The Wright City Board of Aldermen is planning to ask voters to approve a 1-percent sales tax increase this April in order to close a $300,000-gap in the city’s budget and help pay for future …
The Wright City Board of Aldermen is planning to ask voters to approve a 1-percent sales tax increase this April in order to close a $300,000-gap in the city’s budget and help pay for future street projects.
Aldermen say that Wright City has been deficit spending since 2019, right after the city sold its water and sewer utilities. Prior to then, utility billing covered the cost of the city’s public works crew, who cared for water lines, streets, and city facilities.
After the water and sewer systems were sold for a one-time payment of $10.5 million, the city lost that revenue, but did not lay off any public works staff, aldermen said.
“In 2018, (the city) had a $30,000 surplus. In 2019 it was a $500,000 deficit,” said Alderman Karey Owens. That gap closes a little every year, but the city is still struggling to avoid depleting the funds that it now holds in reserve.
“Our budget is so lean that the only way for us to roll back our budget is to release employees,” Mayor Michelle Heiliger stated.
Aldermen are now in agreement that they should ask voters to raise the city’s sales tax by 1 percent in order to correct that imbalance. The tax increase would generate an estimated $500,000 annually, closing the deficit and providing surplus funding for public improvements or other needs.
According to Alderman Ramiz Hakim, most of Wright City’s sales tax comes from fast food and gas stations, which he said includes a lot of shoppers who come from outside the city limits. That would mean that most of the impact of a tax increase would be on people who live outside Wright City, but use the city’s roads when they come into town to do business.
Limits on spending?
Although Wright City’s leaders agree that a 1-percent tax proposition is necessary, they differed on what restrictions should be put on that money if the voters approve it. They debated the issue during a public meeting on Jan. 12.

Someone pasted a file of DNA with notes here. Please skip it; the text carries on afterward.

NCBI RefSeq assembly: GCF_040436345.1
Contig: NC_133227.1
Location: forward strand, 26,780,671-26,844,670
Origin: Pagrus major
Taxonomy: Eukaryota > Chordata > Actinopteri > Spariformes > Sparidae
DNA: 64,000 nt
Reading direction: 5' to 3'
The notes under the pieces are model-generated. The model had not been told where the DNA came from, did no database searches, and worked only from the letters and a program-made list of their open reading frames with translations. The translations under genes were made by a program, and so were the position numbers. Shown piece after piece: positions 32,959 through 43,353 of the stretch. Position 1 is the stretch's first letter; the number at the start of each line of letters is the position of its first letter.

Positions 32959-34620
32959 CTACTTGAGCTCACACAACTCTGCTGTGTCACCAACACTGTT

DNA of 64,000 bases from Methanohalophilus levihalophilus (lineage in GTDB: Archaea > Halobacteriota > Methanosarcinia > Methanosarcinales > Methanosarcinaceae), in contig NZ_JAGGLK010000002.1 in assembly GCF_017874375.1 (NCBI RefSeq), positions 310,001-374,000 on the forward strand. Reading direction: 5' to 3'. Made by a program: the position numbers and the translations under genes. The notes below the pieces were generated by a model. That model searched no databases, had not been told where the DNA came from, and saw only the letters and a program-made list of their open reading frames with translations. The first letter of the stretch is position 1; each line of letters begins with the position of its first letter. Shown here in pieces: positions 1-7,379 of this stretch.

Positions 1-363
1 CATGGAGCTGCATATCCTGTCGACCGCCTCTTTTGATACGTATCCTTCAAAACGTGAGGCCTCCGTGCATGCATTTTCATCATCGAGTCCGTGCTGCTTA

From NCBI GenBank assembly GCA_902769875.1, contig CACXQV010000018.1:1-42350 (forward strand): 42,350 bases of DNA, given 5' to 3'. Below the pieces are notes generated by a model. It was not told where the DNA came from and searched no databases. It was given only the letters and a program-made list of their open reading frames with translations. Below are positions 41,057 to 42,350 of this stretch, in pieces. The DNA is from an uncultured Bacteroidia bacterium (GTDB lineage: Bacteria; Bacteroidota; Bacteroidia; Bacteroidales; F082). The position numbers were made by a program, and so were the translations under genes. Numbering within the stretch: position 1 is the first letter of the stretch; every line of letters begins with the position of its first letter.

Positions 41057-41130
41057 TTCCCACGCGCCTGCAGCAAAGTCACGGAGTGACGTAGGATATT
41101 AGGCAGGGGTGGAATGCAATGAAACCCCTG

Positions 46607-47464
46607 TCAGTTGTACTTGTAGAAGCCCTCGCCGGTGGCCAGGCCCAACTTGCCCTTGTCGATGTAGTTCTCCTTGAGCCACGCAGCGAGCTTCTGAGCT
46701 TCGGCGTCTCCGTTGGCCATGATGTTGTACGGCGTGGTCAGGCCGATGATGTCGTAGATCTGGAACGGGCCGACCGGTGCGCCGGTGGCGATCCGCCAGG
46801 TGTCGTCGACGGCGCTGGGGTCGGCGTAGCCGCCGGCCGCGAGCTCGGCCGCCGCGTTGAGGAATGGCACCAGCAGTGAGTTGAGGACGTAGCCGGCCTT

One perspective, led by Alderman Hakim, is that the tax increase should be dedicated to street projects and other so-called “capital improvements” — items like parks, infrastructure, and major equipment purchases. He said the city needs to start responsibly planning for major expenses that have been put off because of how much they cost.
“Roads have to be taken as a priority. ... The stance of the board has been taking care of ‘what’s on fire,’ as opposed to planning ahead,” Hakim said. “It’s easy to let that stuff take the back seat when there’s other things we feel take priority. But I think if you ask most citizens, they’re going to say the priority is infrastructure.”
The other perspective, led by Mayor Heiliger, was that the money should go to the city’s general operating funds, leaving maximum flexibility in how the money is spent. It could be used for public projects, equipment, or city staffing costs, depending on the need in any given year, Heiliger said.
“We were in a deficit situation this year and we didn’t make any improvements to the benefits for our (staff). ... There were many people in the city who got very nominal raises, because we couldn’t do that either,” Heiliger said. “If we take the sales tax (increase) and only give it to roads ... we cannot improve what we offer our employees, which is something else that we have said needs to be a priority.”
After wrangling over the issue for some time, the aldermen settled on a compromise. Half of the tax increase would be restricted to infrastructure and capital improvements, while the other half would go to the city’s general budget. Aldermen were set to take a final vote Jan. 18 to place the tax increase on April election ballots. A majority of voters will have to approve the tax for it to go into effect.
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